talks to John Northrop. Y The highlight of 2009 for Dan Weeks was being part of an accordion pool-party concert—a group of accordionists performing in an empty pool full of dancers. Dan and Mary Jo traveled last year to Los Angeles and Catalina, Paris, Cape May, N.J., and Hawaii. Dan’s son, Patrick, a high school senior, studies Portuguese. Y Dennis Belanger is a vice president with Management Resources Group. He and wife Janet live in Milford, Conn., and Dennis enjoys rare free time sailing and playing golf. In winter they spend a week in St. Maarten. Y Deb Fanton and Rick Manley’s son, George, is a freshman at Colby. Y Curt ’82 and Deena Schwartz Ball’s daughter Lydia ’13 loves Colby and joined the woodsman team and intramural soccer and is pole vaulting for the track team. Her advisor is Professor Firmage, whom Deena and Curt both had. Y Bill Lloyd and wife Meg have lived in Geneseo, N.Y., since 1985. Bill is in his 23rd year with Merrill Lynch. Son Coyne is a junior at Colby, son Andrew a sophomore at Skidmore, daughter Catherine is on a Rotary exchange for a year in Argentina before entering Kenyon’s class of 2014, and daughter Maggie is a high school junior. Bill spends free time working outdoors, running, reading, and skiing. Y Phin Gay lives in Newburyport, Mass., with wife Mindi and sons Parker, 4, and Bowden, 2. Phin cofounded a marketing services and marketing automation business, Q-Bridge, Inc., in 2005 in New Haven, Conn. It’s doing well despite the economic downturn. Phin saw Mark Tolette in December for a “power catch-up” dinner. Y Steve Shields and wife Amy have been married for 24 years and live in Medfield, Mass. Steve is a gastroenterologist at Harvard Vanguard Medical Associates and teaches at Brigham and Women’s and Harvard Medical School. Daughter Jennifer just graduated UPenn and works at Children’s Hospital (Boston) in the CCU. Tommy is a business major at UTampa. Will is a high school senior. Steve golfs but doesn’t ski nearly as often as when he was at Colby! Y Geoff Ballotti is president and CEO of Wyndham Exchange & Rentals out of Parsippany, N.J. Y After more than 25 years living in the Big Apple, David Powers still works for Virtuoso (a luxury travel network) but is now in Des Moines, Wash. He has great views of Puget Sound and Mt. Rainier. Dave had to buy a car for the first time since 1984. Y Susan Rogers Apple is in Kernersville, N.C., with husband Bill and children Katherine, 17, and Will, 14, and stepdaughters Mara and Lindsay. Susan manages a High Point Bank in Greensboro, but she had been at Bank of America for 26 years. The clan returns to Maine every summer to visit Susan’s parents on Islesboro. Y Nancy Simm works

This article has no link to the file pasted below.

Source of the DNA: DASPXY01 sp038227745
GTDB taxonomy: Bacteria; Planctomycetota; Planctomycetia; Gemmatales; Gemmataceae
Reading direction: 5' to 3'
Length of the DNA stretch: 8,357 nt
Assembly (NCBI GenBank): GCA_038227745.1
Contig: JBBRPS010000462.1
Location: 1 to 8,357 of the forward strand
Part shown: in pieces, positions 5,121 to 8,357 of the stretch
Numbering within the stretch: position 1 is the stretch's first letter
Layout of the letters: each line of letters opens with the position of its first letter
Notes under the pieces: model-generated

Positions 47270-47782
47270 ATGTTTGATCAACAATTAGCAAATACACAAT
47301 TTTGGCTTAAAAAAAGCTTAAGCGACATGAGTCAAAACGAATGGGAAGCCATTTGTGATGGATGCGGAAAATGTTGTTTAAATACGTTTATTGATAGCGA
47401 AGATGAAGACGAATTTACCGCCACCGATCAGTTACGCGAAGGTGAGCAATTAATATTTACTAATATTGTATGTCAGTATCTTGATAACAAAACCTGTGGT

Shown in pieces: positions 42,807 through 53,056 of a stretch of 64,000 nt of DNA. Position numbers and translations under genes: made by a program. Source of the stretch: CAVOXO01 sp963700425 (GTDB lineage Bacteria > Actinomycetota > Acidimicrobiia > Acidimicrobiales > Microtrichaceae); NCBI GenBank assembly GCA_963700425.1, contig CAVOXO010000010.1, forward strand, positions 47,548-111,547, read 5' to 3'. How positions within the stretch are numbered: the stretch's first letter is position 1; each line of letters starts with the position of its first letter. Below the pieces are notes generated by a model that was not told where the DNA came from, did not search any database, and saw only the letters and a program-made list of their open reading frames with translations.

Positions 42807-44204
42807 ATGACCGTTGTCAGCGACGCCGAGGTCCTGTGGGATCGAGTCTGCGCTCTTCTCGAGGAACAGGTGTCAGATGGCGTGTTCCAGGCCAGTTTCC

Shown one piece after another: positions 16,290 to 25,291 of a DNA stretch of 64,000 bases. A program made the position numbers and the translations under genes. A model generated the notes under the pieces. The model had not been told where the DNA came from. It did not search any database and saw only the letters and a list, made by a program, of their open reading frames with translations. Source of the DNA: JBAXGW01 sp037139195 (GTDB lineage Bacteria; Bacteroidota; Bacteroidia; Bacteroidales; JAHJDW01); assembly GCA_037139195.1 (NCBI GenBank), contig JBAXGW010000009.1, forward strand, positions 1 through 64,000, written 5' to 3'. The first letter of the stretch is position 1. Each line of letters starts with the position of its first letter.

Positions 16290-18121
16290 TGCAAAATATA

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Vacationland Vietnam | Jim Sullivan ’87 In 2004 James Sullivan ’87 published Over the Moat, his highly acclaimed memoir of falling in love with and marrying a young Vietnamese woman named Thuy. He planned to follow that success with Dorchester Heights, an 800-page novel about a South Boston family during the school busing controversy of 1974, a book he conceived at Colby. But it was not to be. When Sullivan’s budding literary career stalled amidst demands that he cut his novel in half, he started looking for another way to support his wife and the couple’s two young children. What he found was his own entrepreneurial spirit and a whole new way of life. Today Sullivan divides his time between Scarborough, Maine, and Hue, Vietnam, as a founding partner of Mandarin Media, a public relations firm focused on publicizing travel, including golf trips, to Southeast Asia. It was 2005 and he was living in Yarmouth. He was 40. His wife was homesick for her family. It was clearly time for a major change. Sullivan had leveraged the success of Over the Moat to land story assignments in Vietnam from the New York Times and National Geographic Traveler, but the game changer came when National Geographic commissioned him to spend two years in Vietnam writing a guidebook, National Geographic Traveler: Vietnam. In the course of researching the guidebook, Sullivan found himself talking to hoteliers, resort owners, and golf course managers. But how many Americans ever think of taking a golf vacation to Vietnam? “I realized that Vietnam had a really compelling story to tell that was no longer about the war,” Sullivan said, “but they were not communicating it.” at Highland Capital Brokerage as their LTC specialist. She and her significant other, Ernie, live in Simsbury, Conn., and spend lots of time skiing, hiking, golfing, and rock climbing. Last year they went to Portugal, where Ernie’s adventure racing team participated in the world championships. Y A few years ago Steve Albert began working for Parametrix, an environmental and engineering company based out of Seattle (after 11 years managing wildlife and other resources for the Zuni Indian tribe). He lives in rural western New Mexico and spends a couple of days a week in Parametrix’s Albuquerque office. He helps Indian tribes in the Southwest manage natural resources, including forest, range, and wildlife. Wife Heather is a special education teacher at Zuni High School. They own land in Ramah and about 25 acres and a cabin a few miles away, surrounded by forest and red rock mesas. Steve welcomes Colbyites to the “most peaceful place in New Mexico.” Son